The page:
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Las Cruces economic impact from ‘The Mule’ at $1.3M

Clint Eastwood in a scene from “The Mule,” which was patrially filmed in Las Cruces. (Courtesy of Warner Bros. Pictures.)

Clint Eastwood’s latest film, “The Mule,” hit theaters nationwide on Friday, Dec. 14.

The production was partially filmed in New Mexico — Las Cruces specifically — in July.

In the short time the production was in the state, it left an impact economically.

According to the Motion Picture Association of America, the production filmed for six days in the Las Cruces area, spending nearly $1.3 million locally.

More than 80 local workers took home wages totaling $400,000.

According to the state Film Office, the production employed about 85 New Mexico crew members and about 200 New Mexico background talent workers.

Meanwhile in Georgia, the production filmed for 33 days, spending $10 million in the communities of Atlanta, Rome, and Augusta. More than 400 local workers, including 100 extras, took home $4 million in wages.

“From the spectacular dunes of White Sands National Monument to the banks of the Savannah River, filming of The Mule delivered jobs and other economic benefits to the States of New Mexico and Georgia,” said Charles Rivkin, Chairman and CEO of the Motion Picture Association of America. “Hundreds of workers in these communities helped bring ‘The Mule’ to life.”

According to the studio, the film focuses on Earl Stone, played by Eastwood, who is a man in his 80s and broke and alone. He is facing foreclosure of his business when he is offered a job that requires him to drive. He soon discovers that he signed on as a drug courier for a Mexican cartel, and Bradley Cooper plays a DEA agent hot on his tail.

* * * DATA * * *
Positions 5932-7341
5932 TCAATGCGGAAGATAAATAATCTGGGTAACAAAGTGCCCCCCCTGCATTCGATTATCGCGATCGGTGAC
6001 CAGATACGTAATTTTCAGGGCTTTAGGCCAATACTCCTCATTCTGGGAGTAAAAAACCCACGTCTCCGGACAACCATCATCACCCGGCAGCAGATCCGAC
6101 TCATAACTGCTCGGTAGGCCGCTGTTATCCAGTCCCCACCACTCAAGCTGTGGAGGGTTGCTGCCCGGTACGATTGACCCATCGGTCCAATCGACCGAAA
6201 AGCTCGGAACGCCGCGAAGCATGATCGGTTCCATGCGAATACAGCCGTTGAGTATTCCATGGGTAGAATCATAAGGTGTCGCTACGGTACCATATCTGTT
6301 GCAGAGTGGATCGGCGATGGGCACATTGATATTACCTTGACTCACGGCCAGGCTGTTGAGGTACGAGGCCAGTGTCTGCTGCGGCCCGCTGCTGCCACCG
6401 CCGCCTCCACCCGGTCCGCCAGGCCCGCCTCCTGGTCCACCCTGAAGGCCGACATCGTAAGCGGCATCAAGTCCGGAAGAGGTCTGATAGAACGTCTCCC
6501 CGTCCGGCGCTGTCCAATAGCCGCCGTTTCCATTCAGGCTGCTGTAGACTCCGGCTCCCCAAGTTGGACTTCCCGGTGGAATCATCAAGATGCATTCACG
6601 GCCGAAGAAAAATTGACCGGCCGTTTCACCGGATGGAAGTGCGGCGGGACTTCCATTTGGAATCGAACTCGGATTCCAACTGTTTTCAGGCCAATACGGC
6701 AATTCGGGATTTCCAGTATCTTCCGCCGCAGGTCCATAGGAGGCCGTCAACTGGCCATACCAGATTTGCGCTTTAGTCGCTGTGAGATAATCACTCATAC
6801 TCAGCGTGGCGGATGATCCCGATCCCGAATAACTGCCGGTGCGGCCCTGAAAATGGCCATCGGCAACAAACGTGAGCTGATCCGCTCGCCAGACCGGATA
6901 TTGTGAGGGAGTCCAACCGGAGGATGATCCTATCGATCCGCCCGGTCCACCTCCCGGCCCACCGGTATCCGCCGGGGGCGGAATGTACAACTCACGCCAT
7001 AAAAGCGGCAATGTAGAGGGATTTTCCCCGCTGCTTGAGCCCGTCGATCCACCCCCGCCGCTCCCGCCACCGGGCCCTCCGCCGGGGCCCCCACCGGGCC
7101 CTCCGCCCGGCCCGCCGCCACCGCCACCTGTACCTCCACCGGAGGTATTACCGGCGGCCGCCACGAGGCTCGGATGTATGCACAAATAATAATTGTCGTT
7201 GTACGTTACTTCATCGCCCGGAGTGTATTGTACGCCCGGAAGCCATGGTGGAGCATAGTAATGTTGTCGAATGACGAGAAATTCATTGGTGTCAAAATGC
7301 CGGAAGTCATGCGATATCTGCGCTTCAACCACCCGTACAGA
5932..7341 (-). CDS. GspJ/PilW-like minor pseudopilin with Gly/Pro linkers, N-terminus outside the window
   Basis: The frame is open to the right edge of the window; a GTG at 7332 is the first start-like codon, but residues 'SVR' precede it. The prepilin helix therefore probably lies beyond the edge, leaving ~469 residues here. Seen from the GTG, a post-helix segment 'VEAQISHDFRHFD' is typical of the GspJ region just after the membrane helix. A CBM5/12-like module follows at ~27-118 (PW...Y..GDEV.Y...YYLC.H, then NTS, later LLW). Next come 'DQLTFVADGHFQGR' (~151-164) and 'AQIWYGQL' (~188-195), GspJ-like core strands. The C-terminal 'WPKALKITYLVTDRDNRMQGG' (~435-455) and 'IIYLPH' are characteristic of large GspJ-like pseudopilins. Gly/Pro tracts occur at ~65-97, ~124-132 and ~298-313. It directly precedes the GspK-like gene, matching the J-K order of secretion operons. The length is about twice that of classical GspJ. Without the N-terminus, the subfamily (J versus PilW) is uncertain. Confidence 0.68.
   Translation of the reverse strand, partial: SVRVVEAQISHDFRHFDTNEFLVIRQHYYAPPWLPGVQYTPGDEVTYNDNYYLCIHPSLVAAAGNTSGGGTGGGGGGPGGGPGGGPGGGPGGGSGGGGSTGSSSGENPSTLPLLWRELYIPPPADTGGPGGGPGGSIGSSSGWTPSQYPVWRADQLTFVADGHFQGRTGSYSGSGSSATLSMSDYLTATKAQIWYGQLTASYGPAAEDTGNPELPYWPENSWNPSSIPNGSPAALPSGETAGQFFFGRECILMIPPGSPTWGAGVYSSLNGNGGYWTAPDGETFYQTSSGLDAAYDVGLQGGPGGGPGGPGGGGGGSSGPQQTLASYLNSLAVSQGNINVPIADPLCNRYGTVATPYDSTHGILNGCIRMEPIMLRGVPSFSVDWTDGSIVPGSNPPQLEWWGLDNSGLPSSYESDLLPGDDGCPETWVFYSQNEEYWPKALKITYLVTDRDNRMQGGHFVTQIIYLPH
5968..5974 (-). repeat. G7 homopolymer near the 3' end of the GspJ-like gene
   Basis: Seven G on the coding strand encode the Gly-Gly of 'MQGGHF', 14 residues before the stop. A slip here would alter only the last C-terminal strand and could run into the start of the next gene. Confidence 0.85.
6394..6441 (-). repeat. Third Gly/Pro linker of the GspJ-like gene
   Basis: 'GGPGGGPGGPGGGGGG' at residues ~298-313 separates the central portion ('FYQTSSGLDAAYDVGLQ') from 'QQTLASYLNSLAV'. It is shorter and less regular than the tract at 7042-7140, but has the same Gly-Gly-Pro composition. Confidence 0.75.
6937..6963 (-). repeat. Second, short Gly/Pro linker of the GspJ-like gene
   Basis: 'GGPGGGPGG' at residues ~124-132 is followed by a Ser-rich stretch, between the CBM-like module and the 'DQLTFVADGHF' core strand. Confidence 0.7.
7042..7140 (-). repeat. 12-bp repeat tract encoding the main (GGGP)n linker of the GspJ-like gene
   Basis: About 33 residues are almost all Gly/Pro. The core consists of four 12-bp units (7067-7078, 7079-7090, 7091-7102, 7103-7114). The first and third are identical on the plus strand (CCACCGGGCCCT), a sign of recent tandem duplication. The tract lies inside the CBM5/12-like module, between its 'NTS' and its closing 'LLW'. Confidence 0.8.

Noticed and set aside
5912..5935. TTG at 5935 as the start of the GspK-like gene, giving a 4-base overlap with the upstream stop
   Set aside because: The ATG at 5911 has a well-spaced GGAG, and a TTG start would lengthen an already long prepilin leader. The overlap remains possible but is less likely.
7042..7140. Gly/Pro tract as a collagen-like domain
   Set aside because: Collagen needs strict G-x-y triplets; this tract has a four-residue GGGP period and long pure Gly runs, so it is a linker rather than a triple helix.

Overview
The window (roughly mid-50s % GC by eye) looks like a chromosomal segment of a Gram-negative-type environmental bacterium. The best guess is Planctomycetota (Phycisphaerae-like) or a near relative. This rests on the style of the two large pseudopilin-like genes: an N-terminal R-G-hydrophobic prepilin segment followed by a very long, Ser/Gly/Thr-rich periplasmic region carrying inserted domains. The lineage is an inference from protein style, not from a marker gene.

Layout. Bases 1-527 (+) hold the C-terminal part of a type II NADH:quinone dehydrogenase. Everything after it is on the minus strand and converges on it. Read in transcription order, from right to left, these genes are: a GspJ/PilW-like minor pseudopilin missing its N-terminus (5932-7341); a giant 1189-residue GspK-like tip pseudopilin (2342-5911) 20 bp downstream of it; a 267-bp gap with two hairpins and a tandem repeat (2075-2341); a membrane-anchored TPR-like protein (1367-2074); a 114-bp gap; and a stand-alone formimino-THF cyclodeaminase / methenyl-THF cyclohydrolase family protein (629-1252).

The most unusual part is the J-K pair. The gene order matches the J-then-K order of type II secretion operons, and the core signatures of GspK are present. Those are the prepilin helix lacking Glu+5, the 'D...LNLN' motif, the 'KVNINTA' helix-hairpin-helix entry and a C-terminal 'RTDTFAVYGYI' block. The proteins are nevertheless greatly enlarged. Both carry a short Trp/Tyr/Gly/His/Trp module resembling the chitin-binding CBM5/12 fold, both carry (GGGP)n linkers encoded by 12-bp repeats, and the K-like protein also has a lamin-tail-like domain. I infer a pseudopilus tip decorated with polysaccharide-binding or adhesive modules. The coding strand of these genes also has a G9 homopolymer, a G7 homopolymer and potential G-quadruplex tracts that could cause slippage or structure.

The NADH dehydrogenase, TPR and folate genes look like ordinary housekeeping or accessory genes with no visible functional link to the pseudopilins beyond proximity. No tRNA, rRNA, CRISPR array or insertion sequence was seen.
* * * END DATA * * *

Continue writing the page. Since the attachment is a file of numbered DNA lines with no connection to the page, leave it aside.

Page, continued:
For scenes in the cartel’s bait-and-switch tire shop, the production had moved to New Mexico, and for Andy Garcia’s character, Laton’s impressive mansion, they sourced a location in Las Cruces, and dressed it with all the wealth and flair suited to the ostentatious cartel boss.

In the story, Earl’s pickups and drop offs take him through several U.S. states, and the film follows him along as he drives.

To accomplish the exterior shots, Eastwood and a small crew took Earl’s two pickups — old and new — on a real three-day road trip near the end of filming.

“We ended up going through New Mexico, Colorado, and up toward

Chicago, Illinois, in order to show the countryside—the corn fields, the cows in their pastures, the open desert and open roads,” said Tim Moore, producer. “For three days we got Clint behind the wheel as Earl, driving and singing his songs.”

“Earl is a guy who knows he hasn’t done the right thing by his family, but now he’s seeing that they may never forgive him. That’s a crushing blow,” Eastwood said in a release. “We always think we have time. Maybe we don’t. But maybe we do. Maybe even Earl does.”

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